Last Friday, the U.S. Supreme Court agreed to hear a second case, Relentless, Inc. v. U.S. Department of Commerce, in which the question presented is whether the Court should overrule its 1984 decision in Chevron, U.S.A., Inc. v. Nat. Res. Def. Council, Inc. That decision produced what became known as the “Chevron framework”–the two-step analysis that courts typically invoke when reviewing a federal agency’s interpretation of a statute. In May 2023, the Supreme Court granted the certiorari petition filed in Loper Bright Enterprises v. Raimondo in which the petitioners are also urging the Court to overrule Chevron.
Both cases involve a regulation of the National Marine Fisheries Service (NMFS) that requires certain vessels to pay the salaries of the federal observers that they are required to carry. The regulation implements the Magnuson-Stevens Act which authorizes the NMFS to require fishing vessels to carry federal observers. In both cases, the petitioners are owners of fishing vessels who challenged the NMFS regulation as exceeding the agency’s authority under the MSA. The district court in each case, applying the Chevron framework, upheld the NMFS regulation. In Loper, a divided D.C. Circuit panel affirmed the district court and in Relentless, a unanimous First Circuit panel affirmed the district court.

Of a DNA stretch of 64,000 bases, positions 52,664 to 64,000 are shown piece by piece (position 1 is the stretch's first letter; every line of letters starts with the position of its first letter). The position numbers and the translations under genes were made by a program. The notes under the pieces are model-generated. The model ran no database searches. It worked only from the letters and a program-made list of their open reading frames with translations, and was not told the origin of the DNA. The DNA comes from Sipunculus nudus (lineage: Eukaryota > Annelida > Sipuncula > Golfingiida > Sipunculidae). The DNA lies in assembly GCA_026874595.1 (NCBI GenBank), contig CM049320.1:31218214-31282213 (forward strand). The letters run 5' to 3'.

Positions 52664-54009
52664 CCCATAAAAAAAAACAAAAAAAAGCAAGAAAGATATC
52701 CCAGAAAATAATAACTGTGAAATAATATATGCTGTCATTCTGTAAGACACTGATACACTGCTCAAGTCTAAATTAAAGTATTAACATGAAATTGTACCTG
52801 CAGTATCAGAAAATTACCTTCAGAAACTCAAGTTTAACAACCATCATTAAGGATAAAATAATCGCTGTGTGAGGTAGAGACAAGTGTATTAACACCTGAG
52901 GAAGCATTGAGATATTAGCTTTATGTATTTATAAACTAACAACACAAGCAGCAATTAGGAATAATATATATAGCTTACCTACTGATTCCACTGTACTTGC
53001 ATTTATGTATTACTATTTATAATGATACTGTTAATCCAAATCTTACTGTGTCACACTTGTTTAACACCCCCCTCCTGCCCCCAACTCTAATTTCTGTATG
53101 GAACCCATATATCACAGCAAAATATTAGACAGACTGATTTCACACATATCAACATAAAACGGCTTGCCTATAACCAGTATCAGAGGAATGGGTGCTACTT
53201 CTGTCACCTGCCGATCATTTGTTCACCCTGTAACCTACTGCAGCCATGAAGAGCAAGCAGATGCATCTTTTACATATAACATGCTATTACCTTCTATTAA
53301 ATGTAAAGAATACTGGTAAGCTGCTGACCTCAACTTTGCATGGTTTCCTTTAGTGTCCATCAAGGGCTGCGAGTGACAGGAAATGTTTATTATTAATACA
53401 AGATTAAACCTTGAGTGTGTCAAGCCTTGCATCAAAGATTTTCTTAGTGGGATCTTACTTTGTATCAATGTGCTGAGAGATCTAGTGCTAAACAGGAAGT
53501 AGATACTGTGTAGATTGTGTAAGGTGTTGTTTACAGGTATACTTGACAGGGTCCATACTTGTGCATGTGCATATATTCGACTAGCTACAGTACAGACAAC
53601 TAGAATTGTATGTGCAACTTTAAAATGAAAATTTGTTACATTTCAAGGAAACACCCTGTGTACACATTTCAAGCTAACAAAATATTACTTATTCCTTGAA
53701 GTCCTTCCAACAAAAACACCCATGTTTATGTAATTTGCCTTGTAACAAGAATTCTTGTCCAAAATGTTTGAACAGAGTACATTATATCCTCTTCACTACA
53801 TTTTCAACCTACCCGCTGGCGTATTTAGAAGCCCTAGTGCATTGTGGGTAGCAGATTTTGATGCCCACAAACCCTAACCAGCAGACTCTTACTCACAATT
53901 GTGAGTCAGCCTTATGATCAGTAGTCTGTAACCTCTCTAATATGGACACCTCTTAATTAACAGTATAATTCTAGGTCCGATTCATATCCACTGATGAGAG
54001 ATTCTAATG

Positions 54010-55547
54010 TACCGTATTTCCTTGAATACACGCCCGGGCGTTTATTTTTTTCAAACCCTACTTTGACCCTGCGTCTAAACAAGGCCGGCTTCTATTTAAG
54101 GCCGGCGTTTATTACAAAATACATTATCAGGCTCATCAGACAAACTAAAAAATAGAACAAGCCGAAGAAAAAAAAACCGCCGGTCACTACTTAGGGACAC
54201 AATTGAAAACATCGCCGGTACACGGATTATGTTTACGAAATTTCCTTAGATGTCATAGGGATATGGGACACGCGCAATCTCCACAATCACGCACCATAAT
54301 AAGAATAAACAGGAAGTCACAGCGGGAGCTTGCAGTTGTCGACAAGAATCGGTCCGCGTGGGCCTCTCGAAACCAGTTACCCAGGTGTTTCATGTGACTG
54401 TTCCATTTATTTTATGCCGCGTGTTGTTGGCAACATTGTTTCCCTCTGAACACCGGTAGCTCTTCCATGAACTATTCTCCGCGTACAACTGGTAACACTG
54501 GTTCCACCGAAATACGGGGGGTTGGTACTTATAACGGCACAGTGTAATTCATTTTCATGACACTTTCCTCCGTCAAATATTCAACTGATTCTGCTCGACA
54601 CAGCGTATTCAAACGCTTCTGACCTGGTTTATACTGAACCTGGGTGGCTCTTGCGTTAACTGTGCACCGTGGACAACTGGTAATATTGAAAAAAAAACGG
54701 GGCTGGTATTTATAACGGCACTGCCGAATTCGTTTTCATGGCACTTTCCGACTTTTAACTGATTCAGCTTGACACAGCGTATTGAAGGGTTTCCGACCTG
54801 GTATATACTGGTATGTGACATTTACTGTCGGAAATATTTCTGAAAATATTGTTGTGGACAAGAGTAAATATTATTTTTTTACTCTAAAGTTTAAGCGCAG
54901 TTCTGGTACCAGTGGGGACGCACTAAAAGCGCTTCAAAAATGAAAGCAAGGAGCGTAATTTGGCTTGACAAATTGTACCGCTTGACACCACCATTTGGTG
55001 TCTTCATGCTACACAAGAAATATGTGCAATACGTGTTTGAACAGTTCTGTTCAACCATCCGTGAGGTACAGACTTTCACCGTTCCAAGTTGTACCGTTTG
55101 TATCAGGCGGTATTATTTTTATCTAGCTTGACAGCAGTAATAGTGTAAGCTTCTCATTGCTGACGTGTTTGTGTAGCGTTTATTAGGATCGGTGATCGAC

It has been suggested that the Supreme Court granted the certiorari petition in Relentless to allow Justice Jackson to participate in the decision in that case. Justice Jackson recused herself from Loper because it arose out of the D.C. Circuit, on which she previously served before becoming a Supreme Court Justice.
In its order granting the certiorari petition in Relentless, the Court directed the Clerk “to establish a briefing schedule that will allow this case to be argued in tandem with [Loper] in the January 2024 argument session.” While a date for oral argument has not yet been set in Loper, this directive would indicate that the Court plans to hear oral argument in both cases in January 2024.
In June 2023, we released an episode of our Consumer Finance Monitor Podcast, “A Look at the current challenge to judicial deference to federal agencies and what it means for the consumer financial services industry.” Our special guest for the episode was Craig Green, Professor, Temple University School Of Law. To listen to the episode, click here.
On September 7, 2023, at the ABA Business Law Section Fall Meeting in Chicago, I moderated a program, “U.S. Supreme Court to Revisit Chevron Deference: What the SCOTUS Decision Could Mean for CFPB, FTC, and Federal Banking Agency Regulations.”